The Texas Supreme Court (“Court”) addressed in a June 22nd decision the validity of a Laredo, Texas ordinance that rendered it:
. . . unlawful for any “commercial establishment” to provide or sell certain plastic or paper “checkout bags” to customers.
See City of Laredo, Texas v. Laredo Merchants Association, No. 16-0748.
The ordinance is described as applicable to commercial enterprises that sell retail goods to the general public and includes the businesses’ employees and associated independent contractors. Violations of the ordinance are punishable as a Class C misdemeanor with a fine up to $2,000 per day in violation.
The Court describes Laredo’s stated objectives in adopting the ordinance as:
promote the beautification of the city through prevention of litter generated from discarded checkout bags
reduce costs associated with floatable trash and the maintenance of the municipal separate stormwater sewer system
protect life and property from flooding that is a consequence of improper stormwater drainage attributed in part to obstruction by litter from checkout bags
Upon passage of the ordinance, the Laredo Merchants Association (“LMA”) sought declaratory and injunctive relief asserting that it was preempted by Section 361.0961 of the Texas Solid Waste Disposal Act (“Act”). The Act was argued to expressly preclude local governments from prohibiting or restricting “the sale or use of a container or package” if the restraint is for “solid waste management purposes” and the “manner” of regulation is “not authorized by state law.”
Both the City and the LMA moved for summary judgment.
The City’s motion was predicated on the argument that the Act does not clearly and unmistakably preempt a municipality from banning single-use bags. Its argument references the terms “container” and “package” which refer to a closed vessel or wrapping as opposed to bags and that they do not address solid waste management. Instead, the provision was argued to regulate activities occurring before single-use bags become trash. Further, the City argued that the ordinance was authorized by a provision of the Texas Local Government Code which provides the authority to enact regulations to protect streams and watersheds.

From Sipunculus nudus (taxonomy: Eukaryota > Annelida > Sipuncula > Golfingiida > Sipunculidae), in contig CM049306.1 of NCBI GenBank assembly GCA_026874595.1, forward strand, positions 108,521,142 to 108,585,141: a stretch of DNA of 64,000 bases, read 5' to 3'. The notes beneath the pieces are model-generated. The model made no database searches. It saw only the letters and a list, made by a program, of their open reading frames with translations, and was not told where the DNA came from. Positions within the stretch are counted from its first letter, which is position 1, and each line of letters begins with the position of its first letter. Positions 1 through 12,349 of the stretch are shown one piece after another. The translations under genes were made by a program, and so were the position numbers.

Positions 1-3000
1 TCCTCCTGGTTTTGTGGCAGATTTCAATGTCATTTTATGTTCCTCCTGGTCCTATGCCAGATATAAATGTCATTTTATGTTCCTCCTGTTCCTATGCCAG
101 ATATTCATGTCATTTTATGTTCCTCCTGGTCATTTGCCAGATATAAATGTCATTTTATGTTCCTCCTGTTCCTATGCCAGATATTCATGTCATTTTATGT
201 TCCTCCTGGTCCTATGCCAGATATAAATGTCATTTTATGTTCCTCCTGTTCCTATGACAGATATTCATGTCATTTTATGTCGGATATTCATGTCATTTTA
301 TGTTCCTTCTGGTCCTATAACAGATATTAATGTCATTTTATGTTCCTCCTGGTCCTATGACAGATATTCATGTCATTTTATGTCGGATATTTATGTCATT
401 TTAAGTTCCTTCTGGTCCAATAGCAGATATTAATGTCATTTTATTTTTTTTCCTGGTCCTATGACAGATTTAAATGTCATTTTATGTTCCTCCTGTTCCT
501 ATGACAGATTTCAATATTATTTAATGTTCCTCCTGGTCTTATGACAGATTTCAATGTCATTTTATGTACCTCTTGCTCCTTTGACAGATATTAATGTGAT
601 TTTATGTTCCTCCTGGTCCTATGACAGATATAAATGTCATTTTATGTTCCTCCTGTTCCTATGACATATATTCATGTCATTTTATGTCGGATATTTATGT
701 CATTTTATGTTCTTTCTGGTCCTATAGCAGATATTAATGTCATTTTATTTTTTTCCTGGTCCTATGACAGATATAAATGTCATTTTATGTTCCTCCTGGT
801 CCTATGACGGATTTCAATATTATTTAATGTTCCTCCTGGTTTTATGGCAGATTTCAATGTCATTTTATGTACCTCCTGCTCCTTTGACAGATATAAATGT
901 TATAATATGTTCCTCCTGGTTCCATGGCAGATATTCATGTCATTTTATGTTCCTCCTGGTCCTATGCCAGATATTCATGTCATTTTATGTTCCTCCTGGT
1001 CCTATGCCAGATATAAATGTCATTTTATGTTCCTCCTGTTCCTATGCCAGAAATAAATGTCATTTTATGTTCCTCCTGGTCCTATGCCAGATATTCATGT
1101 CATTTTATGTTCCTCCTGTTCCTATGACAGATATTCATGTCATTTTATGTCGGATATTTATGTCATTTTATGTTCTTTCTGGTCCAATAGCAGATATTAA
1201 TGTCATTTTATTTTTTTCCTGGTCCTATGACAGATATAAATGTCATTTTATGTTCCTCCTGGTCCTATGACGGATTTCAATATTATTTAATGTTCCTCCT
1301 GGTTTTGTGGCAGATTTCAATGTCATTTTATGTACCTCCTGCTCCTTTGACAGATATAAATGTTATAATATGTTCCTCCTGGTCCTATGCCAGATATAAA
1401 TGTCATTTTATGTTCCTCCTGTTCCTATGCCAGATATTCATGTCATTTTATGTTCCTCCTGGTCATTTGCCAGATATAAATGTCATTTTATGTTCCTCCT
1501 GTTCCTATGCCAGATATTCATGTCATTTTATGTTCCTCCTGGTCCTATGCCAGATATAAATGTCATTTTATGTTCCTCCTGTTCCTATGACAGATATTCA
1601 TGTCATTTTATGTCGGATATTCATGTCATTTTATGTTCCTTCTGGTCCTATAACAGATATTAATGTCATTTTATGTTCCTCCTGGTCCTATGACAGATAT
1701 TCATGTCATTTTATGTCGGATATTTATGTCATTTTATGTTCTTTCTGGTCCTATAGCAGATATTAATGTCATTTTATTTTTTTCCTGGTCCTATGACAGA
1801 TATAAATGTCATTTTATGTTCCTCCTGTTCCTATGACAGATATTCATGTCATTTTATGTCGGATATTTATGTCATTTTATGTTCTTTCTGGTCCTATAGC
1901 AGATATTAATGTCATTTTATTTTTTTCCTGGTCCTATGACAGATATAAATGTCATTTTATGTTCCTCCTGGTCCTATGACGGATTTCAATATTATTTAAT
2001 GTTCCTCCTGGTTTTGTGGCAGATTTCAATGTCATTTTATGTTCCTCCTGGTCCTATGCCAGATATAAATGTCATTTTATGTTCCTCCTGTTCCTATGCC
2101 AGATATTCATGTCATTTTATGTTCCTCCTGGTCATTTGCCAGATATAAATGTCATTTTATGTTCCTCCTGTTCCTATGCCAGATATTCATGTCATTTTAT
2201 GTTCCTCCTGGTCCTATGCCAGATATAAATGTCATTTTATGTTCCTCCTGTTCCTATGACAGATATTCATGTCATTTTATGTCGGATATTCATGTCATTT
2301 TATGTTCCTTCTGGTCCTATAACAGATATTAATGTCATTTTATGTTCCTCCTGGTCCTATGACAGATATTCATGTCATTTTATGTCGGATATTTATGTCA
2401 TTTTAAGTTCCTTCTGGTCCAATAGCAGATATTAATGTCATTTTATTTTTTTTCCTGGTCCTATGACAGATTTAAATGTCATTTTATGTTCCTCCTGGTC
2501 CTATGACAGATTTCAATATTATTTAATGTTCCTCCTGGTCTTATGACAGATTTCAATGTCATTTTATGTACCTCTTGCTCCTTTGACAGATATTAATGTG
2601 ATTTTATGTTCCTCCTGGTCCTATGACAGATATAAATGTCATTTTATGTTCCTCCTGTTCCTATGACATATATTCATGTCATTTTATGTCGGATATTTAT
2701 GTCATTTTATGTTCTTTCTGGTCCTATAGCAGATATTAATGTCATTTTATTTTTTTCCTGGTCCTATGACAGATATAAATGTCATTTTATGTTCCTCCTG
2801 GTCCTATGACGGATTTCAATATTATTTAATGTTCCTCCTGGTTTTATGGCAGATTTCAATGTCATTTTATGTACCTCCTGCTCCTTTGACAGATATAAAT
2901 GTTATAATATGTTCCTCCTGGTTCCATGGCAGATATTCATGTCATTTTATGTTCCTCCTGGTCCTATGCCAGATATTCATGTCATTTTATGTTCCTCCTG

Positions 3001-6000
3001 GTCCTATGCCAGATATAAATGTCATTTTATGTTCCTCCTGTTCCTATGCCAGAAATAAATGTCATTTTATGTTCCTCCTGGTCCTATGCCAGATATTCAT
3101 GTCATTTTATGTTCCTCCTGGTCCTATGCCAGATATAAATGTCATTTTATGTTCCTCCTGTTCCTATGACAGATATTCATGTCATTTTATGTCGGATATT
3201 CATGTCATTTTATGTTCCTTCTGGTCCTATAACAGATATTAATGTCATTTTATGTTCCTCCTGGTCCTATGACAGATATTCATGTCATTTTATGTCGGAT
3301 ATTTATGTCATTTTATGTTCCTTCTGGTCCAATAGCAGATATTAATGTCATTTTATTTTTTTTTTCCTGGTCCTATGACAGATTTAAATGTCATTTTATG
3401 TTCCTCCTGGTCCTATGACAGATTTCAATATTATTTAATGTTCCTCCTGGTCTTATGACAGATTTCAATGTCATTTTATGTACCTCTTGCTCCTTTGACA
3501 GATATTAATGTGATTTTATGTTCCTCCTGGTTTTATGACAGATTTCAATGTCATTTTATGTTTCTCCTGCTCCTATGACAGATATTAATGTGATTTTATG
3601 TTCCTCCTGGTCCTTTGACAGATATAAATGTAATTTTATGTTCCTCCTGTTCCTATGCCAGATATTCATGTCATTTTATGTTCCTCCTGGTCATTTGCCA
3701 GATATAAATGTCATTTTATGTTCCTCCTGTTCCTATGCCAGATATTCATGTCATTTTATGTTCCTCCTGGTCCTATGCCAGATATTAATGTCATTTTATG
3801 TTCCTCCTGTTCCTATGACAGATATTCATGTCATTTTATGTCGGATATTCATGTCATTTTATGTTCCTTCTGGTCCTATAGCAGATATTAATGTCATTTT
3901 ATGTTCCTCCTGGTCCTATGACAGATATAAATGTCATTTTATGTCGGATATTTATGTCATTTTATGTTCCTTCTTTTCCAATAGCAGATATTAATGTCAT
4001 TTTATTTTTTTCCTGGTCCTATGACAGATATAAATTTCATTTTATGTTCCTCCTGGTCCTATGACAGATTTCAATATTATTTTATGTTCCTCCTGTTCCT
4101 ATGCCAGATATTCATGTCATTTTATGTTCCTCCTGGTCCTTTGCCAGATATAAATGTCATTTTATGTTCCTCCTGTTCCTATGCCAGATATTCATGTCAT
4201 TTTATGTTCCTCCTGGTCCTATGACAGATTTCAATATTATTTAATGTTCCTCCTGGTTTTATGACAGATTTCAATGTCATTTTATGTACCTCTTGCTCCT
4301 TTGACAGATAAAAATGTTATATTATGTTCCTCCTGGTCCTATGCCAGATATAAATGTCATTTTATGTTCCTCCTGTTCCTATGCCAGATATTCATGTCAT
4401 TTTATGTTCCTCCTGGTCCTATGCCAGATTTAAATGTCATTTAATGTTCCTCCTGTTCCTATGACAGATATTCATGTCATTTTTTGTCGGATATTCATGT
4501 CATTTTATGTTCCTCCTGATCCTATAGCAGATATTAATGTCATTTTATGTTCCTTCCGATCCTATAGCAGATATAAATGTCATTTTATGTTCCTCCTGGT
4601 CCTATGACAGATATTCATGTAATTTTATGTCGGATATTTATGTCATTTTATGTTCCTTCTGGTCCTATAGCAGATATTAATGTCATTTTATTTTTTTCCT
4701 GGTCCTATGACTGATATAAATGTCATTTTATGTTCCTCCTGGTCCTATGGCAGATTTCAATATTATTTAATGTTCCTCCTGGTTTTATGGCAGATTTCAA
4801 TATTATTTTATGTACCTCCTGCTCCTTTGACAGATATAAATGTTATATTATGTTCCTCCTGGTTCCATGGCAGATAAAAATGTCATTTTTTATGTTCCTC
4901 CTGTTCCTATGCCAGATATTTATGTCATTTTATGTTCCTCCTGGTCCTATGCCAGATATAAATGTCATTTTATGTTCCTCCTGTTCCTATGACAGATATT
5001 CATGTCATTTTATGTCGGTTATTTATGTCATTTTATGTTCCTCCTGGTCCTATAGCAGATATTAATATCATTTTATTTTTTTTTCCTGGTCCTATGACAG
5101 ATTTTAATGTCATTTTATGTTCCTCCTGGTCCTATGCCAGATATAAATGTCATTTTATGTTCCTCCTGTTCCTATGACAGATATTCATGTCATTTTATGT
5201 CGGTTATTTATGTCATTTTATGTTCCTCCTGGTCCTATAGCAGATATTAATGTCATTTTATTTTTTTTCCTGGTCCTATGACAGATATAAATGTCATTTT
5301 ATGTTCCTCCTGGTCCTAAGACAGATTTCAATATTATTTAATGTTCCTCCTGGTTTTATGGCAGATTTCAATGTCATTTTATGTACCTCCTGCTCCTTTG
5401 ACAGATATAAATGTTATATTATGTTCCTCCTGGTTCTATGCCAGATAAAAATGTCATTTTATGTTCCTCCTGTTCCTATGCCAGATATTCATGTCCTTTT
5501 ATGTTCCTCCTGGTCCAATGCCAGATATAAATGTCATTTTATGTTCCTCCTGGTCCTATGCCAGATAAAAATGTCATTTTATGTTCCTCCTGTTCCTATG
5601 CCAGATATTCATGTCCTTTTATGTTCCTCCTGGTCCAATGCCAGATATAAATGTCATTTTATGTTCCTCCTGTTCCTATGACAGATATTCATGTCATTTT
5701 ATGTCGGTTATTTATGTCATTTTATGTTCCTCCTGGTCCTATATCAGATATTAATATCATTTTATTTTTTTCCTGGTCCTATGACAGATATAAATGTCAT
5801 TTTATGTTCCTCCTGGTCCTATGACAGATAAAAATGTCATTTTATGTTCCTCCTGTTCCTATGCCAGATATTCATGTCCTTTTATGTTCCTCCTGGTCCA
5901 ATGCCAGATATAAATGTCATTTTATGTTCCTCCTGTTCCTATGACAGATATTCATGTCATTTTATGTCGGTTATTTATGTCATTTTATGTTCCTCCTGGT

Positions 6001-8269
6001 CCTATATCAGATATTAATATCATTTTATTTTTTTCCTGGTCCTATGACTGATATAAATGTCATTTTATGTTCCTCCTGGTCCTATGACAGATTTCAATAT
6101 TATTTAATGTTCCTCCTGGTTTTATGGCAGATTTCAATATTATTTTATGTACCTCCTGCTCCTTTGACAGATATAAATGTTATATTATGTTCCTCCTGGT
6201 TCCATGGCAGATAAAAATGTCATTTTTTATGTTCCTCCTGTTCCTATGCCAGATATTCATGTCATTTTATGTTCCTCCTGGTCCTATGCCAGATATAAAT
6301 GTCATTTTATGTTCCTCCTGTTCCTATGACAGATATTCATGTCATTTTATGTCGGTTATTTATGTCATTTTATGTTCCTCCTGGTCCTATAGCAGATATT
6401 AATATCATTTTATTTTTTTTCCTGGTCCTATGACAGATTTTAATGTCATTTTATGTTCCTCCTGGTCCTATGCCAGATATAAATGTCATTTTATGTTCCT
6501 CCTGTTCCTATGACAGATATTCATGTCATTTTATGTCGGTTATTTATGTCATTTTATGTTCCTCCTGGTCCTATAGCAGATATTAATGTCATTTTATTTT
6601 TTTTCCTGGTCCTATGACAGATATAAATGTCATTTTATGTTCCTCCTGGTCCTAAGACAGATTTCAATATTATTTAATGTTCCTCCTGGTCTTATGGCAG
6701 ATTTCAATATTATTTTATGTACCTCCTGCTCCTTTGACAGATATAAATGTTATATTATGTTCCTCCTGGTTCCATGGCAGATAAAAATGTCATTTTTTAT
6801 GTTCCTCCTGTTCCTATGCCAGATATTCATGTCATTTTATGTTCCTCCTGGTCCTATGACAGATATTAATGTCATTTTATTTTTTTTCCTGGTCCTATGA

The LMA responded that a bag is a container within the meaning of the Act and that the City’s related argument is a circumscribed construction of the phrase “solid waste management purposes.” Further, the ordinance’s purpose was characterized as a systematic control of the generation of a particular form of solid waste and Laredo’s exercise of police powers is irrelevant to the preemption inquiry.
The trial court granted Laredo’s motion for summary judgment. It held that the ordinance is not void because reasonable constructions exists under which both the Act and the ordinance could be effective. Subsequently, the Court of Appeals reversed, deciding that the Act preempts the ordinance. It determined that a plastic or paper bag is a container or package within the Act’s meaning. Further, the ordinance was held to have a solid waste management purpose and effect.
The Court determined that the Court of Appeals correctly decided that the Act preempts the City’s ordinance. In supporting its decision, the Court notes that while Laredo possesses the full power of local self-government, Article XI, Section 5(a) of the Texas Constitution provides that home-rule City ordinances must not “contain any provision inconsistent with the Constitution of the State, or of the general laws enacted by the Legislature of this State.”
The Legislative intent in the Act is held to clearly preempt local law. In reaching this decision, it undertook an analysis of the Act and provisions discussing source reduction and the generation of municipal solid waste. preemption issue is addressed by the Court through an analysis of the Act’s relevant phrases, which include:
for solid waste management purposes
the sale or use of a container or package
in a manner not authorized by state law
The Court concludes that each of these phrases are encompassed by the ordinance.
As a result, the Court upholds the Court of Appeals decision that the Act preempts Laredo’s ordinance.
A copy of the opinion can be downloaded here.